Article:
Edinburgh’s short-term lets will require planning permission after the Scottish Government approved plans to make the entire city a control area.
A third of all short-term lets in Scotland can be found in Edinburgh and the local council earlier this year made proposals to limit numbers.
Owners will now have to apply for planning permission in order to change the use of their property from a residential home to a short-term let.
“Edinburgh was the first local authority in Scotland to propose a short-term let control area and Scottish Government approval represents a major step forward”, said housing secretary Shona Robison.
New owners of short-term lets across Scotland will be required to apply to the local council for a licence to operate from October this year – existing owners will have until April 2023.
Robison added: “We have committed to give local authorities the powers to address concerns about the impact of commercial short-term letting in their communities, should they want to do that.
“This is an example of that local choice in action – supported by the majority of respondents to the council’s consultation on the proposed designation.
“I recognise the important role which short-term lets play as a source of flexible and responsive accommodation for tourists and workers, which brings many benefits to hosts, visitors and our economy.
“However, we know that in certain areas, particularly tourist hot spots, high numbers of lets can cause problems for neighbours and make it harder for people to find homes to live in.”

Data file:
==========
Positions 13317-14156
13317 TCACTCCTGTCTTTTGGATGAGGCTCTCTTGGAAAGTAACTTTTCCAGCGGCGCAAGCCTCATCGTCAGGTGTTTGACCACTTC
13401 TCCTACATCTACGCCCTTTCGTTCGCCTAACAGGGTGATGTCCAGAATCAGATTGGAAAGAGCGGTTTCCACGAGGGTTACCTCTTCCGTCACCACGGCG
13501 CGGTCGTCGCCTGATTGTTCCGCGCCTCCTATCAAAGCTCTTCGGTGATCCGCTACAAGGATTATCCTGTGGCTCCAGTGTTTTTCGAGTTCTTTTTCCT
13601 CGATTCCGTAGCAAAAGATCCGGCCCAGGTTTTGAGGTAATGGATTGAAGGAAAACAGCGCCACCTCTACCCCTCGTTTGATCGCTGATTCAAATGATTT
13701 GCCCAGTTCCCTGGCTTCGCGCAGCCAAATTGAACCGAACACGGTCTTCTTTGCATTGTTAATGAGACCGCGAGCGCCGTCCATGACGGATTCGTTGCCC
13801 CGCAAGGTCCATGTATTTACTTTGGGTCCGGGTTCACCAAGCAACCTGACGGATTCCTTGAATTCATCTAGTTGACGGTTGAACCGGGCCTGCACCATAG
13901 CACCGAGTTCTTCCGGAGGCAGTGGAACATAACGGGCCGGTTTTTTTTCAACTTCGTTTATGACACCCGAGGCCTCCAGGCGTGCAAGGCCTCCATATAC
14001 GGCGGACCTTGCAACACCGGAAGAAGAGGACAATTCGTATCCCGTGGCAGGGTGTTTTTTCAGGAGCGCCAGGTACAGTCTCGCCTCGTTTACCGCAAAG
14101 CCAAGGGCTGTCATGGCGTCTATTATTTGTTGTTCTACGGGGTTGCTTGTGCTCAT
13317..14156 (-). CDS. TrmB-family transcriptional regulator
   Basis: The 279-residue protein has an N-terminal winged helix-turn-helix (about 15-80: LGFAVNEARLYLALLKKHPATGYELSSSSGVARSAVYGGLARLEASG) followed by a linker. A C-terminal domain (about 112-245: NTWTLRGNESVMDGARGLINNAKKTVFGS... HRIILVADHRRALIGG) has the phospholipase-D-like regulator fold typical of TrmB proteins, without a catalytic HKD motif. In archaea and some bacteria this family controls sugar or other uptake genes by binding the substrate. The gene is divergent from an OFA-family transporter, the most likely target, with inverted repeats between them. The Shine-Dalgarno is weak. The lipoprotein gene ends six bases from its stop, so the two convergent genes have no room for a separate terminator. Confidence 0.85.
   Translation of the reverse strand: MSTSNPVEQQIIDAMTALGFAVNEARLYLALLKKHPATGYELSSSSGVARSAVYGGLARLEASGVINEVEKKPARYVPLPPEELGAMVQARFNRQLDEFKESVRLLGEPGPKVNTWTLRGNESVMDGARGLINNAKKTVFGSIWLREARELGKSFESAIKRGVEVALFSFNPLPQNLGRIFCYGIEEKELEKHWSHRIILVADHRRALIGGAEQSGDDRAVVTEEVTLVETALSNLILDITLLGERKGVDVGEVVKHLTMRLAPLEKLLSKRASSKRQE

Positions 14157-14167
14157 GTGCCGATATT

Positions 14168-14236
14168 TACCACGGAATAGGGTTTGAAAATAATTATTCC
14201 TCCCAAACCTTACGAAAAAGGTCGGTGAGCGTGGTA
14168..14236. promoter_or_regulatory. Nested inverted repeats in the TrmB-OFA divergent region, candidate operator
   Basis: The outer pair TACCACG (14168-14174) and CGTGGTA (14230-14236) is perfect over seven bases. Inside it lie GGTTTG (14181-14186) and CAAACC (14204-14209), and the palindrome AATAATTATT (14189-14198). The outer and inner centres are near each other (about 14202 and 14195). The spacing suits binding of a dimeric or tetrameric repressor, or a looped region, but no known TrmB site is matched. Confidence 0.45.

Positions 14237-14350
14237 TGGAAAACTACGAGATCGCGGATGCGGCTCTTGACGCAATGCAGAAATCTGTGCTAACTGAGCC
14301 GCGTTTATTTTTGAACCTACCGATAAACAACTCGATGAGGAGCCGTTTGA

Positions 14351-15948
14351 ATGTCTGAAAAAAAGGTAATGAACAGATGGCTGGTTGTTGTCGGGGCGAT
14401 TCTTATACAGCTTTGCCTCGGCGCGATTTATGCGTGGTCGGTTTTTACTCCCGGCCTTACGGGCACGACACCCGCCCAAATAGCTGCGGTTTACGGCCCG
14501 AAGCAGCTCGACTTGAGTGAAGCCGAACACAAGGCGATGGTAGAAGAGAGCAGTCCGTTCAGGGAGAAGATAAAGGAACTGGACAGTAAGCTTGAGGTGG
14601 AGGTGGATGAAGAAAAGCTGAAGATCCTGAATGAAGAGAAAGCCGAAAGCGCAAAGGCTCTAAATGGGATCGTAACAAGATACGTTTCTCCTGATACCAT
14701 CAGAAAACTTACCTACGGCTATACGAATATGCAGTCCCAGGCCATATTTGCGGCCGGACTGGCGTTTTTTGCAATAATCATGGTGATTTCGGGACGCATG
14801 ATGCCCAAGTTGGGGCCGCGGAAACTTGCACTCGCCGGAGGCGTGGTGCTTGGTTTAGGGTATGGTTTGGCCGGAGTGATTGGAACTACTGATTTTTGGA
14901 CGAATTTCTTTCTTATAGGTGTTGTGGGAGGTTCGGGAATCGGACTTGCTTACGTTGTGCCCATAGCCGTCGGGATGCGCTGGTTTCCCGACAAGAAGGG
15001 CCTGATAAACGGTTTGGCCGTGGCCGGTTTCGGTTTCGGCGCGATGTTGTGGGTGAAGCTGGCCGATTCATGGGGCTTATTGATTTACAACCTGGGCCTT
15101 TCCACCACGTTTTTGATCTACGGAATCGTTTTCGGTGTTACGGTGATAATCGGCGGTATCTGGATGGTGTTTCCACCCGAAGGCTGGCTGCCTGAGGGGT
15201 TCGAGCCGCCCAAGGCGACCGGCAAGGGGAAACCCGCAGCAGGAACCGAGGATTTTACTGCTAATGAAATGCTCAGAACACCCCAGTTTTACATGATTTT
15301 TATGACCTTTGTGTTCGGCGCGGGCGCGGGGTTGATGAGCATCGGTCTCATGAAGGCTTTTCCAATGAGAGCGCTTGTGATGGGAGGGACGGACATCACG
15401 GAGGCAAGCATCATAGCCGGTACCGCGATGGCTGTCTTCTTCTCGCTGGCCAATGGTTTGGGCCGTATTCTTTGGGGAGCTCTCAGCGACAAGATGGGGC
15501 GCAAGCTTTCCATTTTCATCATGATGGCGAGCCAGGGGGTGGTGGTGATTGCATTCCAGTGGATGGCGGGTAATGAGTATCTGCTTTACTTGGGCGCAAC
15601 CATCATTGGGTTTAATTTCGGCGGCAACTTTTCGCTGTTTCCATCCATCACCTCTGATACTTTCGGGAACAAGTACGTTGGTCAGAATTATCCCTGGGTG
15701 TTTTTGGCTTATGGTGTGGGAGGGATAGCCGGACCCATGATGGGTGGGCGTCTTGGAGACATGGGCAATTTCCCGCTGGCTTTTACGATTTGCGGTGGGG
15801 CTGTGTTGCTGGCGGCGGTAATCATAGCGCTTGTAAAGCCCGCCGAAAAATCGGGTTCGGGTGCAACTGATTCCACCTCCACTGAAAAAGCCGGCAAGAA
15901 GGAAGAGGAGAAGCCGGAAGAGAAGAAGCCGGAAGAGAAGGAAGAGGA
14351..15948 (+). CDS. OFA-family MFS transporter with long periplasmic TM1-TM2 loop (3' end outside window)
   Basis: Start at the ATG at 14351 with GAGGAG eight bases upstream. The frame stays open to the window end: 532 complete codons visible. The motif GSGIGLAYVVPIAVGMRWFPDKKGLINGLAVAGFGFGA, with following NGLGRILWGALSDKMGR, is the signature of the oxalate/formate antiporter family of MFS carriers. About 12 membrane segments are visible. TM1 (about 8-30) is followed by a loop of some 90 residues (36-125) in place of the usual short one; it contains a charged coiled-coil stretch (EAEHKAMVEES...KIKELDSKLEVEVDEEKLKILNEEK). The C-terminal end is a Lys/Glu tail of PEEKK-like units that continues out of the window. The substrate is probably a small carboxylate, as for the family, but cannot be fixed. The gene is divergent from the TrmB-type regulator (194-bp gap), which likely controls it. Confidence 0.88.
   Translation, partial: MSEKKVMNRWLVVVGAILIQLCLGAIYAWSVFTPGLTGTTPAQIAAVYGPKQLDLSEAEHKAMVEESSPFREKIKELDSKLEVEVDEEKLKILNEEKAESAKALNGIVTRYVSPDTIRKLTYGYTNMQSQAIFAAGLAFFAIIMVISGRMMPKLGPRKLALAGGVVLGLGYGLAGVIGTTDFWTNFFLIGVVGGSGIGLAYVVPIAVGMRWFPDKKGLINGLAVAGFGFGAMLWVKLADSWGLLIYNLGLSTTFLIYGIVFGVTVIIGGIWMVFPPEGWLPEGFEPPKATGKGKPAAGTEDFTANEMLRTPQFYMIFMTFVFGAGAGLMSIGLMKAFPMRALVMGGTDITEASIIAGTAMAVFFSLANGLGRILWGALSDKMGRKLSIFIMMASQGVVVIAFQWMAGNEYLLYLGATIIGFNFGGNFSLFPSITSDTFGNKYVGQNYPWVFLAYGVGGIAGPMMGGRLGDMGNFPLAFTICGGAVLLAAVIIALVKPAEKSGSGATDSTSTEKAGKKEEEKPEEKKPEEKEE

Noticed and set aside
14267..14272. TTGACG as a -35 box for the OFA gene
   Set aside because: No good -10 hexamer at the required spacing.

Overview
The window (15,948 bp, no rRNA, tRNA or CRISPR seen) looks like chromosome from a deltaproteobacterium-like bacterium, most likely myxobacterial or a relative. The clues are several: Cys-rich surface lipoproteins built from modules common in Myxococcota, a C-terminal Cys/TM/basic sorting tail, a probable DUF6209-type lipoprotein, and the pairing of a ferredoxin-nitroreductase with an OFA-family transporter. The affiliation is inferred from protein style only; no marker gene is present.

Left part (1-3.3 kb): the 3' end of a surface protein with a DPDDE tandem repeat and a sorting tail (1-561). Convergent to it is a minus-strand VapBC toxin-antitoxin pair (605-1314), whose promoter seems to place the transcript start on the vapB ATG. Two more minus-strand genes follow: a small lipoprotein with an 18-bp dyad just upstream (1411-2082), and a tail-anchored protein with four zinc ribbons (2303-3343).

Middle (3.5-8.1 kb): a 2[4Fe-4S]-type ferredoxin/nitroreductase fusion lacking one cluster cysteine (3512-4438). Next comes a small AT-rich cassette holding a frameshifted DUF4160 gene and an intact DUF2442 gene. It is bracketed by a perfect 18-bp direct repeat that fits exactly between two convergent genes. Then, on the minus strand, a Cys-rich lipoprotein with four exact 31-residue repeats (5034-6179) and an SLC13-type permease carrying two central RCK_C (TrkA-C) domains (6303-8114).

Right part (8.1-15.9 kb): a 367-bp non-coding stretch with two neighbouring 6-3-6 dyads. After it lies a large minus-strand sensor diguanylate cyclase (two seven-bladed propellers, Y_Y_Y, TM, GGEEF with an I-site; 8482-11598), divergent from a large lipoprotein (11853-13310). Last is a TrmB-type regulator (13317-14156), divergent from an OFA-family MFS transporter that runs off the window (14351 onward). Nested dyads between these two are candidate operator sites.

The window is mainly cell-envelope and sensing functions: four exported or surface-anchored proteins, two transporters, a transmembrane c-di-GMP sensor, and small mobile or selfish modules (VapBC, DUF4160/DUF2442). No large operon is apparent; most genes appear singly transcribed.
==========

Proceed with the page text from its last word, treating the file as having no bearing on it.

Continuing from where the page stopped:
Edinburgh will be the first example of an entire city being made into a control area in Scotland.
Council leader Cammy Day said: “This is the news we have been waiting for after leading the way in campaigning for change.
“I am delighted that ministers have answered our calls and we look forward to reviewing the full details included in the decision released today.
“It paves the way for Edinburgh becoming the first short-term let control area in Scotland. For far too long, too many homes have been lost in our city to the holiday market.
“In fact, around a third of all short-term lets in Scotland are here in the capital, so their associated issues of safety, anti-social behaviour and noise have a detrimental effect on many of our residents.
“We will now progress implementing the changes and the next step should be looking at whether we can apply a cap on numbers, too.”
The changes were passed by the council’s planning committee unanimously earlier this year, while 85% of respondents to a consultation backed the move.
However, Airbnb has said stricter regulations could hit the economy hard – it claimed that the move could cost the economy as much as £133m and 7,000 jobs.